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Fiddler Innovation Fellowship winner strives to support mental health resources

Fiddler Innovation Fellowship winner strives to support mental health resources

4/28/2020 Kimberly Belser

Computer science student Ananya Cleetus wants people to know that good things come from failure. For some, her leaving school to focus on her mental health may seem like a failure in some ways, an experience different from the “linear path” of going to college, graduating and getting a job. For Ananya, however, she also feels she’s gained a lot from that experience, including insights that can help others in similar situations.

 Currently a junior, Cleetus was awarded the Fiddler Innovation Fellowship for Anemone, an app she designed to support users through mental health crises.

“I think mental health is still a very stigmatized topic, and I kept seeing people work on research in all sorts of different areas,” Cleetus said. “But I feel like mental health is something that is still such a difficult topic even in engineering to talk about, to broach not only in terms of an academic or research perspective, but just in general.”

The Fiddler Innovation Fellowship is a $10,000 scholarship awarded to an ‘innovative’ undergraduate student each year. It is presented by the Illinois eDream Institute.

When a friend previously won an innovation prize for their startup, Cleetus became inspired to apply for the Illinois Innovation Prize competition. The Illinois Innovation Prize recognizes students whose solutions’ that have potential to be beneficial to society.

 Cleetus said she initially felt intimidated competing against PhD students as an undergraduate, but was encouraged by the diverse range of competitors.

“I realized that a good idea is a good idea, no matter what your background is, where you’re from, or what your focus is,” she said. “And I think I really appreciate the fact that the competition really highlighted that, that all these different forms of innovation in different fields, different topics, people of different majors, backgrounds, educational backgrounds, it was all focused on the idea and the innovation itself and I thought that was really, really cool.”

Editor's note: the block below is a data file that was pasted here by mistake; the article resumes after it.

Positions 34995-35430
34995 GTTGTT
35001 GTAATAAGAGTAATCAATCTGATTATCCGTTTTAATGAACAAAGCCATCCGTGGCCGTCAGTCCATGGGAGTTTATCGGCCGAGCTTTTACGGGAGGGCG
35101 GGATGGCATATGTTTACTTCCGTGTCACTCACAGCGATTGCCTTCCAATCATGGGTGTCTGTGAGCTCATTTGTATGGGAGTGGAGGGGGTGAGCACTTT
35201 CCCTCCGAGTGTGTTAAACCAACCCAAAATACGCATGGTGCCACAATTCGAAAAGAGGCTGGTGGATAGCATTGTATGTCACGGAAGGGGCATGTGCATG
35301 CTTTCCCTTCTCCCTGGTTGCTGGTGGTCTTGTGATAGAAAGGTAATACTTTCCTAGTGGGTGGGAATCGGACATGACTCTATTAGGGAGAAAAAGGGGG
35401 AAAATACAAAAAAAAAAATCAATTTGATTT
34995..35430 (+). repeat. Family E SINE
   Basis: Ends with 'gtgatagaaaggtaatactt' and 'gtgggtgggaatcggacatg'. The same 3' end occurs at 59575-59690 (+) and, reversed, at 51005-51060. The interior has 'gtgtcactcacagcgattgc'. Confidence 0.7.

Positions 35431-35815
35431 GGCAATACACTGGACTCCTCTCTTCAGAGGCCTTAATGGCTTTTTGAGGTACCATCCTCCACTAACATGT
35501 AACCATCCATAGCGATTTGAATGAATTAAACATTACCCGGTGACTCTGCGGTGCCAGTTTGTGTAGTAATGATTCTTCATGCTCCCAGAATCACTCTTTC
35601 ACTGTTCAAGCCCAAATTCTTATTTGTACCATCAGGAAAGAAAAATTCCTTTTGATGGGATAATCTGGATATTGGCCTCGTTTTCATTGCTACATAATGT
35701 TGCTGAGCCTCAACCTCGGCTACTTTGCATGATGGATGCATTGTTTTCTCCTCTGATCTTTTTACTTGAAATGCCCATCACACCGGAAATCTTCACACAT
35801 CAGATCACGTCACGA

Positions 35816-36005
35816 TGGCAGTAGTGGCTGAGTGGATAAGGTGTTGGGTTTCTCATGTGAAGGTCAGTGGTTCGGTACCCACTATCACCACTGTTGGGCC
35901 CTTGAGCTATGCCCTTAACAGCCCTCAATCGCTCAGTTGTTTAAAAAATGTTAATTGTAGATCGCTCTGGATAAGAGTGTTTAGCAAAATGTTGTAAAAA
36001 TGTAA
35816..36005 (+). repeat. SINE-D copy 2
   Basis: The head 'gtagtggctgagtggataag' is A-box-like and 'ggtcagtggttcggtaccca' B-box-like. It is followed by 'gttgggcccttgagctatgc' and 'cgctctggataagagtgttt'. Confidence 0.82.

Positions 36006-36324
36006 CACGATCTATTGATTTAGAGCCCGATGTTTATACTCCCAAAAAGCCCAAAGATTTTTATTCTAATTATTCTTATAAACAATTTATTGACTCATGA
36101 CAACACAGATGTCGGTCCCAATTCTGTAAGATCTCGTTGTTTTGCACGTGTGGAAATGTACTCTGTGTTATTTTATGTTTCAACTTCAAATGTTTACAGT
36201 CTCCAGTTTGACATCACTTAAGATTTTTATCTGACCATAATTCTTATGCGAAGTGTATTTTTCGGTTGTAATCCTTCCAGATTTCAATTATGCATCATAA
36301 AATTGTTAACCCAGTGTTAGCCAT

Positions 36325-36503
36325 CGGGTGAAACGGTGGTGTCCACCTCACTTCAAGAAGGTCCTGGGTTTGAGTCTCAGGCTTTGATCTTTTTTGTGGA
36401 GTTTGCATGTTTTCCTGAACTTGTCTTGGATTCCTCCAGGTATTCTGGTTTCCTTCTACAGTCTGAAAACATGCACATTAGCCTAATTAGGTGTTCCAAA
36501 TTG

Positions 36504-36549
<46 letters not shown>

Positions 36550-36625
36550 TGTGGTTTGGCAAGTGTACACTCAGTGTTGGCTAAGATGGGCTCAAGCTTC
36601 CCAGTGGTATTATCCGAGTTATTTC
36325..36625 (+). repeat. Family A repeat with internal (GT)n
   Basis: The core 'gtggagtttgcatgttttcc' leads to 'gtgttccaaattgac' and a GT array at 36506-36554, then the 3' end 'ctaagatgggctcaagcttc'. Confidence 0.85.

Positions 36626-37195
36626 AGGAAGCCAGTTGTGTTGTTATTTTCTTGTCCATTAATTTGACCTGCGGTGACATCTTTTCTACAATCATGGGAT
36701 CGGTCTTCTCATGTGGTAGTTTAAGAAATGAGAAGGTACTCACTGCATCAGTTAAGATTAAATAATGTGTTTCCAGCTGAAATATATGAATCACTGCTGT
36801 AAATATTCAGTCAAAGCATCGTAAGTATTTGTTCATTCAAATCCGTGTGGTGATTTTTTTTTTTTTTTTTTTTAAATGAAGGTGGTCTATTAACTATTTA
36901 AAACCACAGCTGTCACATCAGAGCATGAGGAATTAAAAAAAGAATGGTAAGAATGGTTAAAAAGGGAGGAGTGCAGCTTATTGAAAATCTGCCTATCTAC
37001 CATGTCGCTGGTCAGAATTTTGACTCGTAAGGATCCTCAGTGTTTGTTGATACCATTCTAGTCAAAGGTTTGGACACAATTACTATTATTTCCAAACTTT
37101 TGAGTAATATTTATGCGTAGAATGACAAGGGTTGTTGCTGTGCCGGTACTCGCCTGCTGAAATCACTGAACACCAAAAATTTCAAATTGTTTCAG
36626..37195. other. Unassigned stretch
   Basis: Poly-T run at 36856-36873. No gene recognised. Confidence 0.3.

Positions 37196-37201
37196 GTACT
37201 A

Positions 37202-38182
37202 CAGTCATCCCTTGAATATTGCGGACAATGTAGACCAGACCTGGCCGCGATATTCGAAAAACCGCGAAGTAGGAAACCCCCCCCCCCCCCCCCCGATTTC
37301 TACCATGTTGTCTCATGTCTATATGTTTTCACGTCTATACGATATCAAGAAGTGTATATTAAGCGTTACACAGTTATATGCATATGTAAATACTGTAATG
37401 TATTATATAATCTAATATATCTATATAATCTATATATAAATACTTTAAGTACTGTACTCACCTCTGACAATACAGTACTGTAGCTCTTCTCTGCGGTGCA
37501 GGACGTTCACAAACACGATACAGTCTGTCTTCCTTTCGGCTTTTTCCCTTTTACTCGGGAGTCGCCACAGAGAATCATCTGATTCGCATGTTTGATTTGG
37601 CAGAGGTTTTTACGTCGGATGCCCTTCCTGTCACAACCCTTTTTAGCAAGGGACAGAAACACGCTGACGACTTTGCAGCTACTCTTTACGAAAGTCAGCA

Though she has not made concrete plans as to how she will allocate her $10,000 cash prize, Cleetus said a large portion of the money may go towards improving the app and developing additional features. 

Anemone gives users the option to create a crisis plan, which provides information including warning signs, coping methods, medications and emergency contacts in the event of a mental health crisis. The plan can be shared with family, friends, first responders and mental health clinics. Users also have access to emergency resources through the app, along with coping skills including deep breathing, mindfulness, diversion skills and grounding. 

Cleetus has given a TEDxUIUC lecture about mental health and Anemone, and was also featured in a Daily Illini article for her work towards mental health support on campus.

“Especially with this pandemic, I think the biggest thing that people are dealing with in terms of mental health are a couple of different things. One is obviously just the transitions that are going on...but I think the other big thing that's going on for a lot of people is the lack of structure,” she said. “They don't get to go out, they don't get to do certain things that normally establish their daily pattern. And so I think in both situations, it's really important to be proactive about your mental health.”